"I finally did."
The passion of old-timers
It seems there are some advantages to growing old after allthe realization of dreams, for example, a notion that strikes me as being both invigorating and daunting. How much growing can be expected of a person? Are we never done?
While Roy Hall spent four years in the late 1970s employed by Linn, building their famed Isobarik loudspeaker, the Marimba is the first speaker he's actually designed. He makes the process sound like something akin to grocery shopping, selecting drive-units and other materials as though they were cans of soup.
"I went to the factory with a mandate to make this speaker within a very tight budget. I used standard cabinets and off-the-shelf components to save money. I started at 9:30 in the morning, and finalized the design by lunchtime: I was hungry, and the boss was taking me to his favorite restaurant. I didn't want to miss it. I do love Chinese food."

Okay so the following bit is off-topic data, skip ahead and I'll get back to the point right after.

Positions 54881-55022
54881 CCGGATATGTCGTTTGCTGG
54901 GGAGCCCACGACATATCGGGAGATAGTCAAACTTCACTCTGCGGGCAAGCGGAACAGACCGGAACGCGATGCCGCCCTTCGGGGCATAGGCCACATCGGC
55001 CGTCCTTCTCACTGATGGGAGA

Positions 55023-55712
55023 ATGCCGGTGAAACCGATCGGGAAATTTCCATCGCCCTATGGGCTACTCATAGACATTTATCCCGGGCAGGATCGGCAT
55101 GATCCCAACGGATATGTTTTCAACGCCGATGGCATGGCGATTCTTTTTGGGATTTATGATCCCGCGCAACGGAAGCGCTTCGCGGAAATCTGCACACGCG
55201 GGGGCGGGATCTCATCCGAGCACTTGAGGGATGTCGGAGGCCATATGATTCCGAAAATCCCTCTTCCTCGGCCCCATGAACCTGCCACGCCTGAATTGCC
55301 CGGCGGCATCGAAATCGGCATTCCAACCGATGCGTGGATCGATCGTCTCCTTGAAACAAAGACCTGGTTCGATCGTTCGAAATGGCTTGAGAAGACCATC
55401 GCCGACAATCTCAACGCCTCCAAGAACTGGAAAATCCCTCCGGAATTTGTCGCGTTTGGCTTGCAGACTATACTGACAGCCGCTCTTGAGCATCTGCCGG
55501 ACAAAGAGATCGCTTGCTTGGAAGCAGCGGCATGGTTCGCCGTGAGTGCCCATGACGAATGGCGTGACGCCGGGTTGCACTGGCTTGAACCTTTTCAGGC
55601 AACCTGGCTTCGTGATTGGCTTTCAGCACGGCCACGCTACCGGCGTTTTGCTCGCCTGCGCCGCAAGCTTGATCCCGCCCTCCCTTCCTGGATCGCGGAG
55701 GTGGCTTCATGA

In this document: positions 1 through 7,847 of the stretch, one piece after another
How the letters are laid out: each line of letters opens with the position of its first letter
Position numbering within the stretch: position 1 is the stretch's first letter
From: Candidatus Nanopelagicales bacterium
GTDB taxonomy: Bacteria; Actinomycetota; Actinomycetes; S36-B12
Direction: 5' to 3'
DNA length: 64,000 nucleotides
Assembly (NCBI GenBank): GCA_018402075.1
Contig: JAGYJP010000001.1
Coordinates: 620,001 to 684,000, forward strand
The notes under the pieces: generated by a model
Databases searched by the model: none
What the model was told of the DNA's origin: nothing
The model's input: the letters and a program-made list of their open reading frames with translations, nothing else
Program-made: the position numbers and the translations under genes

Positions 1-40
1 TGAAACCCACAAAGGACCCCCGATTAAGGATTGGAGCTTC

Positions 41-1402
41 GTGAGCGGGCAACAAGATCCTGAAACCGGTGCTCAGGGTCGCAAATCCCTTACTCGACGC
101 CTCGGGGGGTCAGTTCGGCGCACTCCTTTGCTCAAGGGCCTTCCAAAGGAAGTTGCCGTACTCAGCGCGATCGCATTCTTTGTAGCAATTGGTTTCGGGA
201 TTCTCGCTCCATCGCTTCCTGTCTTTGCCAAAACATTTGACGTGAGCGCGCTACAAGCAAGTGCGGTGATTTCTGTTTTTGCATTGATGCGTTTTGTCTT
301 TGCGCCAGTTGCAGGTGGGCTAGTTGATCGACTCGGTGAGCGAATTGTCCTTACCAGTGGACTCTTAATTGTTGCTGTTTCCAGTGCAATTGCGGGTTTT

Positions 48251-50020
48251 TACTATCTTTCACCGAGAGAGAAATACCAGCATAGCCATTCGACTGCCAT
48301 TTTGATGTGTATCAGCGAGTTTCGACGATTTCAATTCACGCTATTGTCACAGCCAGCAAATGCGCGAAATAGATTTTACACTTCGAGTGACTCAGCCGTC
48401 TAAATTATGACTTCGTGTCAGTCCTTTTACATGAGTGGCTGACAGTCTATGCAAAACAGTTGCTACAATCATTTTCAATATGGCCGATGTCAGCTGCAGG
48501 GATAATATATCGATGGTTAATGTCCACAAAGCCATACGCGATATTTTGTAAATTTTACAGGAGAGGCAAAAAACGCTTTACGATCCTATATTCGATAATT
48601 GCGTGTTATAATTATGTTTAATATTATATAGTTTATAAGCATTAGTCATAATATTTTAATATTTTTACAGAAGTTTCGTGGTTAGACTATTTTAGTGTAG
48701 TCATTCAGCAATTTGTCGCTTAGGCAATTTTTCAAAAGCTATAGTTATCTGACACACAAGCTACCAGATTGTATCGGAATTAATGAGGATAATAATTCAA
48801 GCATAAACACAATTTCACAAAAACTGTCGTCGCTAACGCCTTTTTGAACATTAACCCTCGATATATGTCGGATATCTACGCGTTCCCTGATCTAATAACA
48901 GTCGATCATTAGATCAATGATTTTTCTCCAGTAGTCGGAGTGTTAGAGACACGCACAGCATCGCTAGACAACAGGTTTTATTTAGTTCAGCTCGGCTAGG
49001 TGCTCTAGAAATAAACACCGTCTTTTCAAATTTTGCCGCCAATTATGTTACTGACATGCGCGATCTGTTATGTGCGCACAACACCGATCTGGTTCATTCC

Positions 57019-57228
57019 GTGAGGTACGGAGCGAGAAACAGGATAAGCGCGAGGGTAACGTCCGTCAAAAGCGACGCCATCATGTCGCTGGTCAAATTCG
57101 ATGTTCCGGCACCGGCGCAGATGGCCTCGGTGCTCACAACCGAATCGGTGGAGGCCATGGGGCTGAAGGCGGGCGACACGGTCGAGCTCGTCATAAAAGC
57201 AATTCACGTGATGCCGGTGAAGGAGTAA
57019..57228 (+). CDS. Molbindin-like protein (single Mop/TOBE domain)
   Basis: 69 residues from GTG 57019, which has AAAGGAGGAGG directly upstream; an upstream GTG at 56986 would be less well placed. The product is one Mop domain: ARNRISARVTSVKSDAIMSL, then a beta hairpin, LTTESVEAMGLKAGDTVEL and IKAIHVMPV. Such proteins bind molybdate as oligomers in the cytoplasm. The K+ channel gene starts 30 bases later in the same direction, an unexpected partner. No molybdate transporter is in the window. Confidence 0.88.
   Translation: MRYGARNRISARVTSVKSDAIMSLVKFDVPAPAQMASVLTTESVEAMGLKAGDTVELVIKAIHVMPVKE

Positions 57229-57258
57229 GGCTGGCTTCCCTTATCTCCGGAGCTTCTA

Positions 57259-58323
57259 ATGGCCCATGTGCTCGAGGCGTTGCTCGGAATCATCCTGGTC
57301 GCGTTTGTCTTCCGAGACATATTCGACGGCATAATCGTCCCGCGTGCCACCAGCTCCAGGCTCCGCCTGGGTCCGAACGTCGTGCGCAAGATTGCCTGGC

Though its rear panel proudly states "DESIGNED AND DEVELOPED IN THE USA," the Marimba is made in Shenzhen, China, by "a company that's run by an audiophile the same age as me," Hall continues. "We bonded when he told me it was great to find someone his own age that was still enthusiastic about hi-fi, and we agreed that very few young people in the industry have the passion of us old-timers."
The Marimba has a 5.25" polypropylene-cone woofer and a 1" silk-dome tweeter, measures 10.9" (279mm) high by 6.5" (167mm) wide by 8.6" (221mm) deep, and weighs 8.6 lbs (3.9kg). Music Hall's specifications include a sensitivity of 87dB/W/m, a nominal impedance of 6 ohms, and a frequency range of 50Hz35kHz. Although the Marimba's MDF cabinet is modest in appearance, Hall insists that his greater ambitions are hidden beneath the surface: "The cabinet is incredibly well braced, both laterally and vertically. This is unheard of in a box [of its] price, and accounts for most of the [Marimba's] deep bass and distortion-free sound." Still, knocking on the speaker's side panel produced a clearly audible, hollow-sounding resonancenot unlike that of a marimba, in fact, and more or less typical of a $350/pair speaker.
The Marimba's Web page boasts that all final tuning was done by ear, with real music. "I think I used James Last, Led Zeppelin, and Andy Williams," says Hall. "Frankly, it was whatever crap they had in the factory."